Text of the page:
As many of you know, Botox is used to relax muscles and smooth wrinkles primarily in the upper face. The most common areas treated are, in order of popularity:
- Between the eyes (scowl lines)
- Around the eyes (smile lines or crow’s feet)
- The forehead
While these areas represent the vast majority of Botox that I inject, there are lesser-known areas of the face where Botox is used. I thought that a series of blog posts about those areas may enlighten you on the other uses of this marvelous medication.
In the lower face region, a very common area of concern for wrinkles is around the mouth. These are known medically as perioral lines. In layman’s terms, rightly or wrongly, they are best known as “smoker’s lines”.
While the deeply creased vertical lines in the lips can be caused by smoking, it is not the only cause of perioral lines. They also can result from excessive sun exposure over the years, and even as a hereditary predisposition.
Understandably, non-smokers are particularly upset about these lines as many assume that they are really smokers when the lines develop. Lipstick wearers also find it upsetting when their lipstick bleeds vertically into these lines and seems to highlight them further.
I will frequently use dermal fillers such as Juvederm Ultra to plump up the deepest premolar lines, but this treatment can unfortunately sometimes leave the upper lip particular swollen for several days. For less deep lines, Botox can be injected in the premolar area to soften both upper and lower lip creases.
When I am asked to evaluate premolar lines, I like to see the extent and the depth of the creases both at rest and when in motion. I usually ask the person to purse their lips as if they were blowing out a candle. This maneuver usually defines the most prominent creases in more detail.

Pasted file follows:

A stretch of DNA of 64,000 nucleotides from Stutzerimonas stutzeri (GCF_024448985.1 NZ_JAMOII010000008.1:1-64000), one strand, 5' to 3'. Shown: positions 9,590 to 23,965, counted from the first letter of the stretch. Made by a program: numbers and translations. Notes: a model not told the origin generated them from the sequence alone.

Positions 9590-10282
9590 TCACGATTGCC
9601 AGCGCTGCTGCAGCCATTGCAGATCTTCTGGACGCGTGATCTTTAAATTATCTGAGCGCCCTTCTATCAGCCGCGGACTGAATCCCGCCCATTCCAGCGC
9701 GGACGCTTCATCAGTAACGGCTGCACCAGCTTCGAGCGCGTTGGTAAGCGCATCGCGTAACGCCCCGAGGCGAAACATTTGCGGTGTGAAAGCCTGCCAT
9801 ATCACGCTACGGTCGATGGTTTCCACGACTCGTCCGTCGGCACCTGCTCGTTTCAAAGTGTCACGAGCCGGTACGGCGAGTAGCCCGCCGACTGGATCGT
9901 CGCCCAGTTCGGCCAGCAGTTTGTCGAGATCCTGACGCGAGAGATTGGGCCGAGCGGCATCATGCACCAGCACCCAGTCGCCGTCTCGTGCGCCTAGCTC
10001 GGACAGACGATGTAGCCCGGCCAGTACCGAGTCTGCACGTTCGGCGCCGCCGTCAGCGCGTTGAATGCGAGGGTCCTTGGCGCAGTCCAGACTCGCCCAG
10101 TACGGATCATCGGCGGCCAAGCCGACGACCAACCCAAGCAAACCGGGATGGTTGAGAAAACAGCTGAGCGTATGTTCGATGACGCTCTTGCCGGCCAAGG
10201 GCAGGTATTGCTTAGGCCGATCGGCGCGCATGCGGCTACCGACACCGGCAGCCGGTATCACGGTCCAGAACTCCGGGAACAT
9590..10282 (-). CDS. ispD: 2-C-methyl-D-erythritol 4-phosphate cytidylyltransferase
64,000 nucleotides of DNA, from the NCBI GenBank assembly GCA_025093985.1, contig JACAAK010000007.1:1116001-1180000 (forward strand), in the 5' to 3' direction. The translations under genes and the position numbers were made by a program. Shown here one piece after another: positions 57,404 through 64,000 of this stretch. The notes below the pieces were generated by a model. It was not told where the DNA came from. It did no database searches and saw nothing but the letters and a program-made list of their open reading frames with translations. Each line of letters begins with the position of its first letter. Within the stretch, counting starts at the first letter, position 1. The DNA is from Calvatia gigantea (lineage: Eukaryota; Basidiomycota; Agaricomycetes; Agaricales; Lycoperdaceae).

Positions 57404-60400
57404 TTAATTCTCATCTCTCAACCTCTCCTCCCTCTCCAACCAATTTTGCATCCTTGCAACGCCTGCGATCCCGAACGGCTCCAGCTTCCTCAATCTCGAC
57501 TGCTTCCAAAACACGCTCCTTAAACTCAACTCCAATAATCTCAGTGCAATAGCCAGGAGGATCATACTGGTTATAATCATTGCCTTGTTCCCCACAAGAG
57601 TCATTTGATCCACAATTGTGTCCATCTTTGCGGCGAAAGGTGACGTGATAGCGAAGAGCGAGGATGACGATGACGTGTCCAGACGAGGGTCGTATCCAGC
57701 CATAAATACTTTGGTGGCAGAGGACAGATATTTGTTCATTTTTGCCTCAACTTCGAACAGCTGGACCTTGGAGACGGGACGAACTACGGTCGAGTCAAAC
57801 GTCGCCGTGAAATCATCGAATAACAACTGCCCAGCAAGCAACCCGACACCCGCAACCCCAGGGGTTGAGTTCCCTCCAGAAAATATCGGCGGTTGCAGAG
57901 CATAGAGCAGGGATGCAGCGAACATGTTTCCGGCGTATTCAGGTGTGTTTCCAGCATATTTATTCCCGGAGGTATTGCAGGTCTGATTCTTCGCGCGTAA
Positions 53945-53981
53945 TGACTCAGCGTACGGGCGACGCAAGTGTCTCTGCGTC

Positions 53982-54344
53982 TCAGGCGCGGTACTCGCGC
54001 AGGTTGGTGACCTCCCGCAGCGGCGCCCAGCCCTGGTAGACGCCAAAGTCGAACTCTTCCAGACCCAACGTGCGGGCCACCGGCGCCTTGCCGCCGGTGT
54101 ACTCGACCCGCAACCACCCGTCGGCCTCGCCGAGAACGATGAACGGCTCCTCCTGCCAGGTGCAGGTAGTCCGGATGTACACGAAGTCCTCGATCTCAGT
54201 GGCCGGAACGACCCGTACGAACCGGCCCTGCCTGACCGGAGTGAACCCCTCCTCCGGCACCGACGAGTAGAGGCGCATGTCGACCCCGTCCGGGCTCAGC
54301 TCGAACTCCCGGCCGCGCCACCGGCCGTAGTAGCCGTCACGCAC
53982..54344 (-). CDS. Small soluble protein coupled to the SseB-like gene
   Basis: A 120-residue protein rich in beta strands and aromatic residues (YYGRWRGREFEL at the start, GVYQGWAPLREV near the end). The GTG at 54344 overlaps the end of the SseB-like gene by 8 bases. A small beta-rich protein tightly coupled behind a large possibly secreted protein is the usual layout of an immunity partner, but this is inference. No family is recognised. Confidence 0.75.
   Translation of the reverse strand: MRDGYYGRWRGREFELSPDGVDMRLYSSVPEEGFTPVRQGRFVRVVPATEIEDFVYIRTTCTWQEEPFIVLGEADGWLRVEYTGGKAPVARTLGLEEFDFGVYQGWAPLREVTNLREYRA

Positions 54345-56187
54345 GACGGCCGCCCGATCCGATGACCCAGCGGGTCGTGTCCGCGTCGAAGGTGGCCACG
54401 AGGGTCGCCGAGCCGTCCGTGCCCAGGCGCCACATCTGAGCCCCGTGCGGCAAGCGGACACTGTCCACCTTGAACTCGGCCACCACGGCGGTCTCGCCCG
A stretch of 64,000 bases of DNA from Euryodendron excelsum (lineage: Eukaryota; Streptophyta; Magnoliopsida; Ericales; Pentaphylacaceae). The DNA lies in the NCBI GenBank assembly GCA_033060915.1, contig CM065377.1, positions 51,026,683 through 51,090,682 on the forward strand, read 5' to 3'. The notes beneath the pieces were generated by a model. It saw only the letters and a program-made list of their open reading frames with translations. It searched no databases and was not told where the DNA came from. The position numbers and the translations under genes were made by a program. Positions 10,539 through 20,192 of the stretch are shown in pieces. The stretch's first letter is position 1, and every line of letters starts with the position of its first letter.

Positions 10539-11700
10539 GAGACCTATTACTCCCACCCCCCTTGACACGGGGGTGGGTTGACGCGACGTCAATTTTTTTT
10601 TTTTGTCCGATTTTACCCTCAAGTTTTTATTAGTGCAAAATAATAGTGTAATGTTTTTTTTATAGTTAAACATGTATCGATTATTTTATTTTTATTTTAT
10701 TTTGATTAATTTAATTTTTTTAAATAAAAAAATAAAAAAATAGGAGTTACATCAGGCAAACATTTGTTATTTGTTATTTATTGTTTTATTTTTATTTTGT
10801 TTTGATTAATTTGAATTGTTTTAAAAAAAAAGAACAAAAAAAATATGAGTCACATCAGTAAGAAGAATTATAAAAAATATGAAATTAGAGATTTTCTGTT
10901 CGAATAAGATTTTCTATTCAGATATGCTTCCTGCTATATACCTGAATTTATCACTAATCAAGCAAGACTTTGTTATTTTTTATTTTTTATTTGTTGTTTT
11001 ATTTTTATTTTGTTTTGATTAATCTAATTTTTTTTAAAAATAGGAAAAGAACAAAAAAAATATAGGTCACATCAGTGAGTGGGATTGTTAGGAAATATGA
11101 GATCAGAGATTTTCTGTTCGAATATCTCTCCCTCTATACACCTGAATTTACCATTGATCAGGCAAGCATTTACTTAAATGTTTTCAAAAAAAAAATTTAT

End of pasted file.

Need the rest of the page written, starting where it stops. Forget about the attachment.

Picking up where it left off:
I also assess the individual for any preexisting asymmetries to the lips of which they might not have been aware or about which they have forgotten. Occasionally, a scar from a childhood accident or a repeated movement of one side of the mouth due to a dental issue can result in one side looking slightly different.
Knowing these sorts of details is important because using Botox or even fillers in that area might exaggerate the differences from side to side. We need to know the baseline status before we do any intervention.
Because the perioral muscles are much weaker than other areas of the face such as between the eyes, smaller doses of Botox are needed for such weaker areas. I need to inject enough Botox to achieve an effective and acceptable improvement in the appearance of the lip without affecting the important functions of the mouth and lips themselves.
I always caution those who cannot tolerate the slightest weakness in their lip muscles, such as singers or players of wind instruments. Otherwise, the weakness of the lip muscles caused by Botox is not noticeable with regular activity such as speaking or eating. You may, however, have some problems with whistling or sucking hard on a straw.
In the right person with lines around the mouth, Botox can add to the treatments available to treat this condition. It does require more advanced experience with using Botox in this area, and the medical judgment to discuss this and other options.
I have treated many, many people for lip creases with Botox over the years with excellent success. If you or anyone you know has this issue and are considering treatments to remove these lip lines, call us at (207) 873-2158 for a free consultation to discuss options.